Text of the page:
Is it possible to lay the foundations of people’s prosperity without mitigating the rural masses’ hunger for land and opportunities for development? Has anybody taken note of the problems faced by the working class, especially the erosion of their rights over the past four decades? What precisely is to be done to allow women their due or to do justice to the various minorities? Even the issues taken note of have been partially addressed. Only certain politicians are condemned for exporting national wealth. What about businessmen who have developed trade or real estate abroad?

The will to look outside the system is not in evidence. It is possible that the political parties and the people are putting different interpretations on the need for change. While the former are interested only in a change of faces it will be impossible to bring about the kind of change that will meet the people’s aspirations without overhauling the entire system of governance.

This gap between perceptions is highlighted by the disproportionate emphasis on corruption by individuals and near total indifference to the corruption of the system. While a great deal of noise is being made about punishing the abuse of authority no heed is paid to systemic shortcomings that make corruption possible and enable the corrupt to get away.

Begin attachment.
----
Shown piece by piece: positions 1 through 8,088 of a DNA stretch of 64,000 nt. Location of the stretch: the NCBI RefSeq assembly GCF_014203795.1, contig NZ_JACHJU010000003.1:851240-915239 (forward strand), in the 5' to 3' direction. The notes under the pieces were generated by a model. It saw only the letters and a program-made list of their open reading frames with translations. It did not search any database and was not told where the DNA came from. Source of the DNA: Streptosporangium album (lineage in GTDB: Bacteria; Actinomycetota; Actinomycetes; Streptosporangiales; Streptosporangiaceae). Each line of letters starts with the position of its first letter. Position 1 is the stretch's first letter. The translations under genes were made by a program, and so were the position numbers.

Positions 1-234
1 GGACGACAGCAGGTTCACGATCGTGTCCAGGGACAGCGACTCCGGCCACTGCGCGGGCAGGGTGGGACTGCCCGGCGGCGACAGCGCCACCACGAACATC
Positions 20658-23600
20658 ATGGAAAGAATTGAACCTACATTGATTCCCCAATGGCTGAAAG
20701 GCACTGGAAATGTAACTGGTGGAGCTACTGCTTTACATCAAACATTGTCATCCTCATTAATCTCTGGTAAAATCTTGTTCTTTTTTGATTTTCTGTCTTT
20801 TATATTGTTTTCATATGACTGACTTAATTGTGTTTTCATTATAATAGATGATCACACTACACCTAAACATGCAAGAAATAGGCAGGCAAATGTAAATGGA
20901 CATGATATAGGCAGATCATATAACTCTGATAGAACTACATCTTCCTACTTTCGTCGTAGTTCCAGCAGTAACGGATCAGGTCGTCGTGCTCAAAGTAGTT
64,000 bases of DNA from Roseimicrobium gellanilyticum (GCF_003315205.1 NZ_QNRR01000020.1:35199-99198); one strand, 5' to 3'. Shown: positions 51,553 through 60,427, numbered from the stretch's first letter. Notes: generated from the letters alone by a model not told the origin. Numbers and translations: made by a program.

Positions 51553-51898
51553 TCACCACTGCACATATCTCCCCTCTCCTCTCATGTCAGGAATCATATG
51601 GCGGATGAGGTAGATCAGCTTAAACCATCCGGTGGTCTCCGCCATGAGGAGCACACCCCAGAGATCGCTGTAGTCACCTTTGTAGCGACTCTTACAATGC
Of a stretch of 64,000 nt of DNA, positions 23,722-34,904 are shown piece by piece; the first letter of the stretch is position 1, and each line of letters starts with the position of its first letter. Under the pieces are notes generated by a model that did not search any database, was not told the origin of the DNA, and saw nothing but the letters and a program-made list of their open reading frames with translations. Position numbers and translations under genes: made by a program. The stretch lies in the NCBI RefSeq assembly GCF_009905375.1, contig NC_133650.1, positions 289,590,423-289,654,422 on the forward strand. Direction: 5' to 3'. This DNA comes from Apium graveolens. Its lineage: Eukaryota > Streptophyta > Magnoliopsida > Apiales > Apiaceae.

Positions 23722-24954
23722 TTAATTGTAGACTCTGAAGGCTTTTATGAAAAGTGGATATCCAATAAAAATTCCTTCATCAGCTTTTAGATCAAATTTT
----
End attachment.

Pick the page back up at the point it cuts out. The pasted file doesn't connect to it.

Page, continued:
Why is no one challenging the highly objectionable system of paying cash grants to legislators? It is time to bring into public debate the reasons for ignoring the administrative reform proposals made over the past 50 years by commissions headed by eminent persons, from Cornelius to Ishrat Husain.

The people do want the wrongdoers to be called to account but the present rhetoric on this issue could amount to giving the decrepit system a clean bill of health and that will be a fatal mistake. Will the recovery of ill-gotten wealth from politicians be enough to overcome the basic flaws in economic management? Certainly not. Thus like any sane businessman who does not rely solely on recovering bad debts the politicians must continue their search for the efficient husbanding of national resources.